Indiana Jones and the Last Crusade (1989)
You've chosen... wisely! Much better than you remembered, but not nearly as great as it could have been, with Sean Connery aboard this second sequel to the Indy filmography, Last Crusade lopes along at a brisk pace and offers some memorable laughs with the pairing of Harrison Ford and Connery as they hunt down the elusive Holy Grail. This movie catapulted Spielberg into the '90s on the back of a stellar $474 million box office haul and generally positive reviews. And it does have the lovely Alison Doody as the duplicitous Nazi agent Elsa and that awesome circus train chase starring River Phoenix as a young Indy. Sure, those caged animals look super-fake, but that's half the fun!
The Lost World: Jurassic Park (1997)
As underrated as Indiana Jones and the Last Crusade (1989) is (somewhat) overrated, the first Jurassic Park sequel proves that even Spielberg at half-mast (if even that; you get a sense that the last thing he wanted to make as a follow-up to Schindler's List was another dinosaur movie) is better than most summer blockbusters giving it their all. Arguably much more a straight-up horror film as compared to its predecessor, The Lost World boasts some truly terrifying set pieces, most of them featuring a certain T-Rex that takes its scene-stealing supporting part from Jurassic Park and turns it into a full-blown leading role worthy of sharing equal billing (and screen time) with the likes of Jeff Goldblum, Julianne Moore and Vince Vaughn. Worth almost as many repeat viewings as its predecessor ... and that's still quite a lot.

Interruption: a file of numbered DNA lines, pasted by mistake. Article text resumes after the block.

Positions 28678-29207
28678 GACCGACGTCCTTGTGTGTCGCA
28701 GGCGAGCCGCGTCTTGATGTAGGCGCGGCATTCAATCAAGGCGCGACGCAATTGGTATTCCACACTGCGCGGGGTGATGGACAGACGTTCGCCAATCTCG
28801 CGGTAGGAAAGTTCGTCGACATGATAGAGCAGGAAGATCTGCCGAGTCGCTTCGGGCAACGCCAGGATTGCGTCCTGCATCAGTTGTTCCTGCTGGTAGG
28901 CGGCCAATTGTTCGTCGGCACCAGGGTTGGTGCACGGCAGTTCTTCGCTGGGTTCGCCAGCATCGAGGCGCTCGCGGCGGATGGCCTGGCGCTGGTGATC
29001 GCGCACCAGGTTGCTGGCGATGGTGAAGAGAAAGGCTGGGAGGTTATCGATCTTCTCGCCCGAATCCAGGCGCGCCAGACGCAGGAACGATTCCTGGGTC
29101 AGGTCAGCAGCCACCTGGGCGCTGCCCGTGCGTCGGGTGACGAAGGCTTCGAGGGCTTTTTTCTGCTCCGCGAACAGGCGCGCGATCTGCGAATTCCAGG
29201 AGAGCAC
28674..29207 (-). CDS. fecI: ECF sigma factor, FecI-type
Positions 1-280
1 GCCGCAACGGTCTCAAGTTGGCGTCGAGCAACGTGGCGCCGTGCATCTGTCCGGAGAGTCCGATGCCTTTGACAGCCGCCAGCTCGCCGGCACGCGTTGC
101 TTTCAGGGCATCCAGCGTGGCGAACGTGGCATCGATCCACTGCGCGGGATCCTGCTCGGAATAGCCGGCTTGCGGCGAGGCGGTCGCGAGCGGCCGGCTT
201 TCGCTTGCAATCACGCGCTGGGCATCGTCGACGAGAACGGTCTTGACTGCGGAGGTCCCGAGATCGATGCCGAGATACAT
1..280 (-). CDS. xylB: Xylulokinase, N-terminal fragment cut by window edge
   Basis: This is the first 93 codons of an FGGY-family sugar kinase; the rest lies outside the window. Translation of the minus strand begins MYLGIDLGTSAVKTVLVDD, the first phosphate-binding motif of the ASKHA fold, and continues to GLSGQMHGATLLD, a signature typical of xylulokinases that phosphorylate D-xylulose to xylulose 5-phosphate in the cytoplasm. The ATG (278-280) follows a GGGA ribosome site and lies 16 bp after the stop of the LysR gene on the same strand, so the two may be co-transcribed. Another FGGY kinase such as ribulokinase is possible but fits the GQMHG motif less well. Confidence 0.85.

Indiana Jones and the Temple of Doom (1984)
A piece of no-holds-barred cinematic insanity, Indy's second big-screen adventure opens with Kate Capshaw singing "Anything Goes" in Chinese, inviting (daring?) us to enter a world where there's just no rules ... and no safety net. Yes, Temple of Doom is (seemingly) cluelessly racist, bizarrely mean-spirited, cartoonishly goofy, unforgivably violent and startlingly sexist; it's also as singular and personal a piece of work a Spielberg has ever made, an on-your-feet therapy session executed as a grand guignol adventure via a director going through a rather nasty off-camera divorce (and who's romancing his leading lady in-between takes). Or something. Kali-maaaaa!!
The Adventures of Tintin (2011)
It's great. Give it a chance if you haven't already. It looks and feels pretty much like the original Herge comic strips … and even if that means nothing to you, you still get a rousing adventure utilizing some rather stunning mo-cap and digital effects and inspired performances by Jamie Bell in the title role, Andy Serkis as Captain Haddock, and Daniel Craig as Sakharine/Red Rackham. Oh, and Simon Pegg and Nick Frost as Thompson & Thomson … inspired! We're supposed to get a sequel one of these days, with Peter Jackson supposedly directing … though, honestly, that ship may have sailed. Hopefully not. We'll see.